Static peered into its crystal ball and saw a promotion and more money in Collin Gregory’s future. Arlington’s gas well coordinator spoke about the safety and production of natural gas at a panel discussion held April 9 at the University of Texas at Arlington. When city employees begin shilling for a dirty industry, lucrative job offers seem to follow.

Gregory took part in an industry pep rally billed as “Join the Conversation on Powering UTA.” Other speakers included Chesapeake Energy and Carrizo Oil & Gas executives, along with head cheerleader Ed Ireland of the Barnett Shale Energy Education Council. Their goal: Brainwash students about how the gas industry has created an alleged 100,000 jobs in North Texas and how gas drilling is the industry of the future. (Hey, weren’t solar and other alternative fuels supposed to reduce our reliance on gas and oil in the future?)

Based on what’s happened in Fort Worth, Gregory will soon resign his city position and accept a better-paying gig in the gas industry. Remember Fort Worth Mayor Ken Barr? He helped draft the city’s first gas well ordinance in 2001 and then stepped down as mayor. Barr’s departure allowed the oil-rich ex-Sen. Mike Moncrief to become mayor and provide protection for the industry in those early years before anyone knew to ask questions about pipelines, water usage, toxic emissions, infrastructure damage, decreased property values, etc.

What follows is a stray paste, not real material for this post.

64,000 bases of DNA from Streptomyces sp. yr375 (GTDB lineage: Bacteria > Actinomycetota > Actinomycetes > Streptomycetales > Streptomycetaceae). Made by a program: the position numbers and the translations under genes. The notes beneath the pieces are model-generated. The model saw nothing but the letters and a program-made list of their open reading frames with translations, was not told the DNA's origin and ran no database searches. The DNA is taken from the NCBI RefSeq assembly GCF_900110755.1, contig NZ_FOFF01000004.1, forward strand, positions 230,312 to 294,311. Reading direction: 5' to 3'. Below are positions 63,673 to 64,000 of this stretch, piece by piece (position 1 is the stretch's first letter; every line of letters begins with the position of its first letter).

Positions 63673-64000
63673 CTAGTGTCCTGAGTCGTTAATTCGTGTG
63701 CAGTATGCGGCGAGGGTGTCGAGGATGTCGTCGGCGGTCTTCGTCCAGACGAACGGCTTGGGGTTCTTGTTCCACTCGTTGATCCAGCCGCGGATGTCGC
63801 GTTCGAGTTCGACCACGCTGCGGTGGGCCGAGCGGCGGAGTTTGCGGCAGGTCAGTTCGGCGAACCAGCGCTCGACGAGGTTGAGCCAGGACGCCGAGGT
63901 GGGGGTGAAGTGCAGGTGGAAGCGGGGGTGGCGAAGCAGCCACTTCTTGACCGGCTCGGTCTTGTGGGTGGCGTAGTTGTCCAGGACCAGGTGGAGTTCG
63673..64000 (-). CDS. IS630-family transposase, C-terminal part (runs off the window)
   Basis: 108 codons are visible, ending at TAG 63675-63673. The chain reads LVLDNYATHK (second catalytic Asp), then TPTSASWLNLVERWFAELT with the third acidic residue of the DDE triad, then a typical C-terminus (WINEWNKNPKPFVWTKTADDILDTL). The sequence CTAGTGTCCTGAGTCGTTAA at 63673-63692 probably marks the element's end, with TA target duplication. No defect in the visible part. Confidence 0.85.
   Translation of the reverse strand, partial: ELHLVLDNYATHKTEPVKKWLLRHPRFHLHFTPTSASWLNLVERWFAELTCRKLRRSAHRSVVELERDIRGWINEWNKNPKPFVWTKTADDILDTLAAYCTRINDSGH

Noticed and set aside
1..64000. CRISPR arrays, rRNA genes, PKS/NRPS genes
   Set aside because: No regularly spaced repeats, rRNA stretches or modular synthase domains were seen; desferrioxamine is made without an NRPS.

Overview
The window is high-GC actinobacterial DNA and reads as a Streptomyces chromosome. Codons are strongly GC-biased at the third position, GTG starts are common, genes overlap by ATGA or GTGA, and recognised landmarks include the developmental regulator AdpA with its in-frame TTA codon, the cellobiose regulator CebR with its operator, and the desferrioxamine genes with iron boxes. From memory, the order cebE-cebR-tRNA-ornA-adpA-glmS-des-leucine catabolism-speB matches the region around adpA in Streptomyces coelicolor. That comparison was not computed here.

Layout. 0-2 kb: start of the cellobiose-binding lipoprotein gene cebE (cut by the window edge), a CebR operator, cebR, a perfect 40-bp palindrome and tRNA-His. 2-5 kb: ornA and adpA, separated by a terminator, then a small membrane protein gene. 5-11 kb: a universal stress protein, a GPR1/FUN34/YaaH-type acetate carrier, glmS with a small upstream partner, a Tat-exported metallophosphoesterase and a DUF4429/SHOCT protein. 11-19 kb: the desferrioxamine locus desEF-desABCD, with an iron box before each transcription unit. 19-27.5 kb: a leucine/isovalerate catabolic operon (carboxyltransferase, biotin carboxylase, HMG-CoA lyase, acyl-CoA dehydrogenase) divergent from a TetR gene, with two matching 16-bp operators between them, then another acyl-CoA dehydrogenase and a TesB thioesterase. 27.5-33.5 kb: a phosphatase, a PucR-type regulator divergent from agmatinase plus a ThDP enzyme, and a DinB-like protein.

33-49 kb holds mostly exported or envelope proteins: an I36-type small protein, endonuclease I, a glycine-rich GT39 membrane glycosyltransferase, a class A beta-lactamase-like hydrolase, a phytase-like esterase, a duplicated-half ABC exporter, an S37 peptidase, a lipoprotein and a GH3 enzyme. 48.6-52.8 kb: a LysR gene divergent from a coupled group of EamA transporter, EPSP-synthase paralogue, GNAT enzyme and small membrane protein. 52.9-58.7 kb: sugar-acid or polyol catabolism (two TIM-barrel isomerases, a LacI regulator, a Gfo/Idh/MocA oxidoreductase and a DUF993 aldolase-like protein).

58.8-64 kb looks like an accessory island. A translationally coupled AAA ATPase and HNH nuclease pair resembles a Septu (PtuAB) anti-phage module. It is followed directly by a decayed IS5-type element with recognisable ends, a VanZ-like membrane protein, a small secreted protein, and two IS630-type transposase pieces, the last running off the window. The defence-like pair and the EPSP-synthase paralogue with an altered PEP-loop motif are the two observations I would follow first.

What happened to Barr? He went to work for Chesapeake. So did Brian Boerner, Fort Worth’s former environmental manager. The gas industry also hired David Lunsford, who was Fort Worth’s lead gas inspector in those early years and never met a drill rig he didn’t love. Meanwhile, little known (and ethically challenged) Eastside resident Danny Scarth served on the city’s gas drilling task force in 2006 and was so friendly to drillers that they financed his campaign for city council, where he remains.

Gregory said he participated in the panel discussion because UTA students invited him. “We support our Mavericks and wanted to help them out the best we could,” he said.

So, did Chesapeake offer him a job yet?

“No,” he said. “My loyalty lies with the city of Arlington, especially the citizens here.”